My wife and I concluded a ramble up the Blue Ridge Parkway with two days in Washington D.C./Alexandria, Va., including the opportunity to worship at the Washington National Cathedral where many American presidents begin their tenure and are later memorialized in death.
The Cathedral, a congregation in the Episcopal Church USA, is an anomaly of sorts: the United States has no national church and separates politics and faith. Yet most Americans recognize the important role of religion in both private and public life, and this cathedral, sixth largest in the world, comes as close as any congregation in our country in fulfilling that role.
We arrived early, unsure how long it would take to drive from Arlington to the church. Thus we had ample opportunity to walk through the beautiful Bishops’ Garden and to stroll through a tastefully appointed and well-stocked book store and gift shop. As the service approached, we found good seats near the front of the sanctuary for the 11:15 a.m. service, assisted by a friendly usher who jokingly told me he was a former lobbyist. I resisted remarking that lobbyists may be in special need of repentance.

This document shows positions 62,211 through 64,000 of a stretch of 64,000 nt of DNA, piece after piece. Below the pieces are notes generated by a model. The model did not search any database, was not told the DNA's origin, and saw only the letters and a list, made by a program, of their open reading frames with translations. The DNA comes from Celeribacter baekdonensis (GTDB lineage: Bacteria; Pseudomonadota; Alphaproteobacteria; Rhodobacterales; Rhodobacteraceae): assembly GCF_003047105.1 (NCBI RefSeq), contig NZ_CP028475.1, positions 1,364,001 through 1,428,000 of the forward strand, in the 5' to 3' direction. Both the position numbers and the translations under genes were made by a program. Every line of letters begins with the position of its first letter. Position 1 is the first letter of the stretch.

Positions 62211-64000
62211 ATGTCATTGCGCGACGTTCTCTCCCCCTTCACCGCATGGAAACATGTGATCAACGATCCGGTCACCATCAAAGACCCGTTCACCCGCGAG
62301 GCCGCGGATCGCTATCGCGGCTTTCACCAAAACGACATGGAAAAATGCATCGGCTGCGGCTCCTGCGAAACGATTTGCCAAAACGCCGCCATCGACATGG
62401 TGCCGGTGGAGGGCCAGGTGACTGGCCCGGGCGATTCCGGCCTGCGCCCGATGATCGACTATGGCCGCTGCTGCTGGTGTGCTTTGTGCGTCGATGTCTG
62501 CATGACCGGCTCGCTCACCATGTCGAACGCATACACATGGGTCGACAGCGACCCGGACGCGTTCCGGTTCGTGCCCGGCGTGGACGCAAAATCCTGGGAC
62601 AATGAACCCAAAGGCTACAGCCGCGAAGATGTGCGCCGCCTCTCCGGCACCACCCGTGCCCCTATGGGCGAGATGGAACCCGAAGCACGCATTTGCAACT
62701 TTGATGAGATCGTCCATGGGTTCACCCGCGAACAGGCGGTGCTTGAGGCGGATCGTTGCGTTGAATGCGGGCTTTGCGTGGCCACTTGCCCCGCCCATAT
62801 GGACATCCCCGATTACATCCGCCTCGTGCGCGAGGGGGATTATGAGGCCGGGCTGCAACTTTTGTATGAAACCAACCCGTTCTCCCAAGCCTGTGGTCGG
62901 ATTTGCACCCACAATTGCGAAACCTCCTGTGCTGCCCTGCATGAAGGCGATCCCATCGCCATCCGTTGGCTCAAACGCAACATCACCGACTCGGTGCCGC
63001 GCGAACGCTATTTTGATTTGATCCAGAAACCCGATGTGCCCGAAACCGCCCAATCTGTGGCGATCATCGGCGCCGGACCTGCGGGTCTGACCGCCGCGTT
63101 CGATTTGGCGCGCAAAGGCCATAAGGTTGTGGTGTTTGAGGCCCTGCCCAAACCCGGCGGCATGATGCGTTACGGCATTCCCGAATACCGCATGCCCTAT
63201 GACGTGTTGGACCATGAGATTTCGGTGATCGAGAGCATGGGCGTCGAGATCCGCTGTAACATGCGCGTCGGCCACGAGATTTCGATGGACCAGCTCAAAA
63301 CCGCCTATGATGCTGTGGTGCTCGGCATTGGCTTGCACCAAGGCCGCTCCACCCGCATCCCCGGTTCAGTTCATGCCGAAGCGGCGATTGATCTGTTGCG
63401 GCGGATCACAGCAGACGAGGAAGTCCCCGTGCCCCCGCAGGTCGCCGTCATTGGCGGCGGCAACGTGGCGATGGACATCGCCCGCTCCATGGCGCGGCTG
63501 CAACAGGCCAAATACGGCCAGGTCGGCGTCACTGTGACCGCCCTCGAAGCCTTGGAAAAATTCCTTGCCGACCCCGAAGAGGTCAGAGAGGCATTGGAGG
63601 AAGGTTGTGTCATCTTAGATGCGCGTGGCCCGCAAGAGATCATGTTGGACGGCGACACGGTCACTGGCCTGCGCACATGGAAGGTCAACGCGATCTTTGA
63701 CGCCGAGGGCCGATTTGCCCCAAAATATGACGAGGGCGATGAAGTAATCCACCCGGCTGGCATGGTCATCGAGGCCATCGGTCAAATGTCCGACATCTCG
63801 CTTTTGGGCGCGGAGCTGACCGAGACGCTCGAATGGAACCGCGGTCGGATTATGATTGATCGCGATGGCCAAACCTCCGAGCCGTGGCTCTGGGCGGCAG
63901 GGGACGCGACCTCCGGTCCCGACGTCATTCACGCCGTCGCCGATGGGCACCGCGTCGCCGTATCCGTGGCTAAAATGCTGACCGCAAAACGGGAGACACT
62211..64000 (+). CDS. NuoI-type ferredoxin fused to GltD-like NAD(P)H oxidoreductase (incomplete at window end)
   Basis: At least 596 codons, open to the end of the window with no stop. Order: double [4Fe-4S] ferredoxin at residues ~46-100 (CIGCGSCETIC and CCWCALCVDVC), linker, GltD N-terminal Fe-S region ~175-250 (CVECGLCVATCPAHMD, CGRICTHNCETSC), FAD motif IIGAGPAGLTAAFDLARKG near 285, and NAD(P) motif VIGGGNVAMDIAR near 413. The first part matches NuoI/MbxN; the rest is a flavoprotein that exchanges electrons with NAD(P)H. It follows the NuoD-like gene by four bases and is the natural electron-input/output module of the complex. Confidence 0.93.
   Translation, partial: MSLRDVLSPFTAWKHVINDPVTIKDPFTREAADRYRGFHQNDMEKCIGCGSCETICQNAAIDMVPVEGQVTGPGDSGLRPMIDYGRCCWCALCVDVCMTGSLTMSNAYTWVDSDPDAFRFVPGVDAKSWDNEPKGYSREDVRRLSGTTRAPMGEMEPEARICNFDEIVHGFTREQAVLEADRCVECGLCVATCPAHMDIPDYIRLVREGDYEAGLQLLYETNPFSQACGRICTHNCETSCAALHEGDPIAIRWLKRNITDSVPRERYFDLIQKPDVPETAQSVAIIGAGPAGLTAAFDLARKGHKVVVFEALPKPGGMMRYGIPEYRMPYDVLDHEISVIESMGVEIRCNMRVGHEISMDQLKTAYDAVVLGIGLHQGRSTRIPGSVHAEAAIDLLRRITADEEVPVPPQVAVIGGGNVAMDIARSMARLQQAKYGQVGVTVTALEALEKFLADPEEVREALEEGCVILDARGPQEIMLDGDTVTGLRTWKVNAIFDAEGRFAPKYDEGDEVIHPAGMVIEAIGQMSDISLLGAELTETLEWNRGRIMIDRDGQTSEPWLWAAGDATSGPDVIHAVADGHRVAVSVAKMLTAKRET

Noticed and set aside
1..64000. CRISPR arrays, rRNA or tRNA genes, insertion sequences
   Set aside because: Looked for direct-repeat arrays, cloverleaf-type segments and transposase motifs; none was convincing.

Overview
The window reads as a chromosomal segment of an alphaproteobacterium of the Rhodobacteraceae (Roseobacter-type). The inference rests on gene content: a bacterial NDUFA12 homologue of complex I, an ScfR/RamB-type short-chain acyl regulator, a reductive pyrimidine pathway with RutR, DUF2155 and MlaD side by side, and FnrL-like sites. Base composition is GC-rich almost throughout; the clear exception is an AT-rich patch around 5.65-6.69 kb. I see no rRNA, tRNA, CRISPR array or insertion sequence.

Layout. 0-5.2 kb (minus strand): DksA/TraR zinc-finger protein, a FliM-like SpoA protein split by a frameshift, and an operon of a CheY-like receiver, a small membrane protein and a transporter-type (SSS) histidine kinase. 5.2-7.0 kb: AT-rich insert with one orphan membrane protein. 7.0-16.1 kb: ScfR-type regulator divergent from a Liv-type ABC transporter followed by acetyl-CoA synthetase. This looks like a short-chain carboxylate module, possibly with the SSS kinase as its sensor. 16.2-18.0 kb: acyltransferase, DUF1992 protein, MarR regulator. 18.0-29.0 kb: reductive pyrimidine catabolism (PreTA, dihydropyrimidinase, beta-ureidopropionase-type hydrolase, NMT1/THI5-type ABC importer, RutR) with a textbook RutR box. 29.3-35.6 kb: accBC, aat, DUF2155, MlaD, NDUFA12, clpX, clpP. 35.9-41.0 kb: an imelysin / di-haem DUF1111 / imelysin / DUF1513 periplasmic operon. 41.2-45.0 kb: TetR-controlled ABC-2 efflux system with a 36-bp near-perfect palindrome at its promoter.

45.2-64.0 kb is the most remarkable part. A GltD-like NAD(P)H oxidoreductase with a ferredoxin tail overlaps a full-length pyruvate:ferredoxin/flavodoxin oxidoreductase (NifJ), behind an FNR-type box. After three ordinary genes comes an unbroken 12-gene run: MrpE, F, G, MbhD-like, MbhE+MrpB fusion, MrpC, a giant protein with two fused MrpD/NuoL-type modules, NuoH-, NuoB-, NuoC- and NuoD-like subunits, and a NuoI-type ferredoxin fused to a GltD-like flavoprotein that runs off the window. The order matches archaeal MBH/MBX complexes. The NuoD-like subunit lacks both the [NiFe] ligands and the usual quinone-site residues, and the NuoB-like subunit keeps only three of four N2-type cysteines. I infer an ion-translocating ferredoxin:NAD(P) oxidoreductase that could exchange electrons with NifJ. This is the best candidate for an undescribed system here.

Taking our seats – still well before the worship hour — a vicar was giving a congregational report to the members and I couldn’t help but grin to hear her talking about their pledge campaign and their need to close the gap on a funding deficit. Familiar language, indeed.
The cathedral’s need for funds is quite dramatic due to the same earthquake that damaged the Washington Monument a couple of years ago. The tremors damaged the congregation’s stonework and the finials, causing structural damage to this great church. Stonework weighing tons spun like a top on the church’s pinnacles and heavy limestone crashed to the ground. It will take years for the congregation to recover from this disaster.
The vicar closed her announcements by reminding the congregation that they were the body of Christ and inviting them to a pot luck picnic the following Sunday after the worship service … an announcement that could be heard in the smallest south Georgia congregation.
Episcopal Bishop Gene Robinson presided at the Eucharist and the Rev. Cameron Partridge, chaplain at Boston University, became the first transgender priest to preach at the Cathedral. Dean Gary Hall of the Cathedral had invited these servants of the gospel to support the GLBT community’s Pride Month. Every seat was filled and journalists roamed the balcony.
The service was stirring from beginning to end. The choir sang beautifully, the congregation enthusiastically participated in the familiar hymns “O Jesus, I Have Promised” and “I Love Thy Kingdom, Lord,” the sacrament of the Lord’s Supper was meaningful and the gospel was preached with authority and authenticity.
I left the service impressed that so elements of the service were similar to those of south Georgia churches, but also aware that it will probably be way too long before these two evangelists – and their particular message – will be welcomed in a typical Georgia congregation.
Creede Hinshaw, of Macon, is a retired Methodist minister.